Above all, a haiku must be very simple and free of all poetic trickery and make a little picture and yet be as airy and graceful as a Vivaldi pastorella.' Jack Kerouac. Renowned for his groundbreaking Beat Generation novel On the Road , Jack Kerouac was also a master of the haiku, the three-line, seventeen-syllable Japanese poetic form. Following in the tradition of Basho, Buson, Shiki, Issa, and other poets, Kerouac experimented with this centuries-old genre, taking it beyond strict syllable counts into what he believed was the form's essence. He incorporated his 'American' haiku in novels and in his correspondence, notebooks, journals, sketchbooks, and recordings.In this edition, Kerouac scholar Regina Weinreich has supplemented a core haiku manuscript from Kerouac's archives with a generous selection of the rest of his haiku, from both published and unpublished sources. The result is a compact collection of more than five hundred poems that reveal a lesser known but important side of Jack Kerouac's literary legacy.
|Publication date:||10th October 2017|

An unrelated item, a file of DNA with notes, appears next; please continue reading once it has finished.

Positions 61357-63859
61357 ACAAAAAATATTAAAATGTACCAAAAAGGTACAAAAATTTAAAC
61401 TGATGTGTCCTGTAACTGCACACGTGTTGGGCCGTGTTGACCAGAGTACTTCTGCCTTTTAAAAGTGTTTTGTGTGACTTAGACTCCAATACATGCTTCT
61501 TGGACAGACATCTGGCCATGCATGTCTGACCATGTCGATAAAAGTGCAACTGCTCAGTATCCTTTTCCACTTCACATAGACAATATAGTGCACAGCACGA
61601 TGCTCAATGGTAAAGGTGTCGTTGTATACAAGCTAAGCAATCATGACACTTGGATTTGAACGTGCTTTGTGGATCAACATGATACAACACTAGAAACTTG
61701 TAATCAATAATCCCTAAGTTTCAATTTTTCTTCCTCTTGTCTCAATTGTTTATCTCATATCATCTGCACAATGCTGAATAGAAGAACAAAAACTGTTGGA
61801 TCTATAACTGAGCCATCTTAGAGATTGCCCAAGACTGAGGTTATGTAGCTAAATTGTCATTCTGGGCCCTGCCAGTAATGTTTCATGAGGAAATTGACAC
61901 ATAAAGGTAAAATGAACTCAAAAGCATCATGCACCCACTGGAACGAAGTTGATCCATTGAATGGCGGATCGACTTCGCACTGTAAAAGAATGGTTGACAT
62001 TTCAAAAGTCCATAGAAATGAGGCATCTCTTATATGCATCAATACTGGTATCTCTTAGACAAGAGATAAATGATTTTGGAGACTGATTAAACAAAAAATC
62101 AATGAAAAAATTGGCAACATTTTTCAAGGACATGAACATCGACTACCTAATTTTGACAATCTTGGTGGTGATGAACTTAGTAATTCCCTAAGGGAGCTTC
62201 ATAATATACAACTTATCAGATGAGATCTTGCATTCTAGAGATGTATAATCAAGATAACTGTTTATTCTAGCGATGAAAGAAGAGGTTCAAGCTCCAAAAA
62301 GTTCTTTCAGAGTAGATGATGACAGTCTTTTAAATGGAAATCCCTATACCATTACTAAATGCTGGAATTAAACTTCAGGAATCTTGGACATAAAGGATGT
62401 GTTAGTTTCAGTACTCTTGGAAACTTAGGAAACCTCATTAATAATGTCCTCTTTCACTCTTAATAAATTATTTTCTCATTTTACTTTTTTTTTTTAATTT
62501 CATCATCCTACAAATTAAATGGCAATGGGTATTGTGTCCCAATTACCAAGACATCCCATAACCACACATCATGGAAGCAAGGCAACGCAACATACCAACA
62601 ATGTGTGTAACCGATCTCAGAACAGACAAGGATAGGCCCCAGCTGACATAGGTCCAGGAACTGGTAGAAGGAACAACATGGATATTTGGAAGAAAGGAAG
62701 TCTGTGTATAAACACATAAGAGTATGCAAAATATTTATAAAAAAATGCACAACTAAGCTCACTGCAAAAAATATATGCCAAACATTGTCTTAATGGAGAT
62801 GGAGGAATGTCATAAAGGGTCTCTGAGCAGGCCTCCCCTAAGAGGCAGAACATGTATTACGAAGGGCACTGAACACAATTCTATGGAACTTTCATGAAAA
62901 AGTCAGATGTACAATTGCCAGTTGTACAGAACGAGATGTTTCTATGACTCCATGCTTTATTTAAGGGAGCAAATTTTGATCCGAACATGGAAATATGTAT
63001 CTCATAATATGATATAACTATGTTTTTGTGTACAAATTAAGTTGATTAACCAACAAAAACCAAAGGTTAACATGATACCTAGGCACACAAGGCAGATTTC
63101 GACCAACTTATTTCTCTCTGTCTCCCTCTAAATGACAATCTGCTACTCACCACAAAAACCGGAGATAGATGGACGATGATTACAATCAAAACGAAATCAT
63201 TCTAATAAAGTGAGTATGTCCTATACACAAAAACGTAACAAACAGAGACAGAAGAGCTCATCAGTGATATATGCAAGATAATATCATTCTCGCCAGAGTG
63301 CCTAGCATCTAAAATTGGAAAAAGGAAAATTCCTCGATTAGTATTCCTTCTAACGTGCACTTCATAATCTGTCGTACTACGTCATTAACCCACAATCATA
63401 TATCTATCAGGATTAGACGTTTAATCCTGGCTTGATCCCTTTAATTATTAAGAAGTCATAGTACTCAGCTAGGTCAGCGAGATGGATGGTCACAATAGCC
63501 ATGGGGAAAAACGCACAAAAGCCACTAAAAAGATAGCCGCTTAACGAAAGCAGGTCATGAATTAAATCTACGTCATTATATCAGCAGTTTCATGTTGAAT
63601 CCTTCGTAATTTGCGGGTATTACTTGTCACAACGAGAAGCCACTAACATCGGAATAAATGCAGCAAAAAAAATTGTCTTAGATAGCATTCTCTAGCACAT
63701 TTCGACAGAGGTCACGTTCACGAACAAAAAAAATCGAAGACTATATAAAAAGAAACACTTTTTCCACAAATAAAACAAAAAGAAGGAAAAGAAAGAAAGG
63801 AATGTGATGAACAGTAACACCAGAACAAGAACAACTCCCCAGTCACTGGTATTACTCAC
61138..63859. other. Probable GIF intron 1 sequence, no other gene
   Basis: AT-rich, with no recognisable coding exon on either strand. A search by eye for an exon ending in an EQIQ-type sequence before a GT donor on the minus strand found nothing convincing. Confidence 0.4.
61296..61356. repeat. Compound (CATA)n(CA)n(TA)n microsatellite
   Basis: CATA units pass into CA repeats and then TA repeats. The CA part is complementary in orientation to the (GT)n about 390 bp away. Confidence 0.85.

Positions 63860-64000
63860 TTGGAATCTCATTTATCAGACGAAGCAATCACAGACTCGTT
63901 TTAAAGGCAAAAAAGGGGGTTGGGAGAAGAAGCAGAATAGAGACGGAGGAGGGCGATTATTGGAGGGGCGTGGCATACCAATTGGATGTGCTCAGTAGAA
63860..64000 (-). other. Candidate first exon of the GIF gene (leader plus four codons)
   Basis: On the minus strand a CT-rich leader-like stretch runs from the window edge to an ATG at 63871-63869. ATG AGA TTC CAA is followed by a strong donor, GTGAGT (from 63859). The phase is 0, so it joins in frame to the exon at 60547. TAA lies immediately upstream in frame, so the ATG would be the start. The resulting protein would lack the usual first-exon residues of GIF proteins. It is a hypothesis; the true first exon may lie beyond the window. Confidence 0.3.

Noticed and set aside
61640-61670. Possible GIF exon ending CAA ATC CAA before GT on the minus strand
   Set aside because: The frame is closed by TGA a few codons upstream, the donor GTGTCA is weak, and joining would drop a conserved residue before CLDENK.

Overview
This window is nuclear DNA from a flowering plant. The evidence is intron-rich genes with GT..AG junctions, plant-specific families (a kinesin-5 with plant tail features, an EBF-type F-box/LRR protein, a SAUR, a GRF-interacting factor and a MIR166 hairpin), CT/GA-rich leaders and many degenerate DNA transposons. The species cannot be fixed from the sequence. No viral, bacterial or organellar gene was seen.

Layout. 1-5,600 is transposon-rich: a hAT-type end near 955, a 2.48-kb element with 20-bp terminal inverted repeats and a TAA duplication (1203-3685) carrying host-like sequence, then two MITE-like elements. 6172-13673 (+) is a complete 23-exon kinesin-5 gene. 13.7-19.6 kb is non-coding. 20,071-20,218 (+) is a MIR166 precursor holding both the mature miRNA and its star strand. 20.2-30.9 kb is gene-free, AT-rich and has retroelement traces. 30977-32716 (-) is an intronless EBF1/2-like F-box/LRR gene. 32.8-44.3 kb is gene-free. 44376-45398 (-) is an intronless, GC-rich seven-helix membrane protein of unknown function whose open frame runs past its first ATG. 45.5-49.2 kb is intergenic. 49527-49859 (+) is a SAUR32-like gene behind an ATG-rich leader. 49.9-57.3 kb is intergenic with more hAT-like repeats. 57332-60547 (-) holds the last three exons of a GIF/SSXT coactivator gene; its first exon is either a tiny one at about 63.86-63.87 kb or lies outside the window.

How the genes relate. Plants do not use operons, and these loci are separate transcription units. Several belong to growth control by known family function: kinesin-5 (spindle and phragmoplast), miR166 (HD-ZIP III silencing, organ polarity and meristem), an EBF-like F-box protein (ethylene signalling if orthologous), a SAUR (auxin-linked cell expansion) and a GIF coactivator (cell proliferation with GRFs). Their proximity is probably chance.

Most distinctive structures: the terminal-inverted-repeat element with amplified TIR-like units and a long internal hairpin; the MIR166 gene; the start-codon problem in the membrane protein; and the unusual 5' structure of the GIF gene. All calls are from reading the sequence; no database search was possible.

|Categories:||Poetry by individual poets,|
Jack Kerouac was born in Lowell, Massachusetts, in 1922. He won a football scholarship to Columbia University in New York City, where he met Allen Ginsberg and William S Burroughs. His first novel, The Town and the City, appeared in 1950, but it was On the Road, first published in 1957, that made Kerouac one of the most controversial and best-known writers of his time. Publication of his many other books followed, among them The Subterraneans, Big Sur and The Dharma Bums, in which he describes his discovery of haiku. Kerouac died in St. Petersburg, Florida in 1969, at the age of forty-seven.More About Jack Kerouac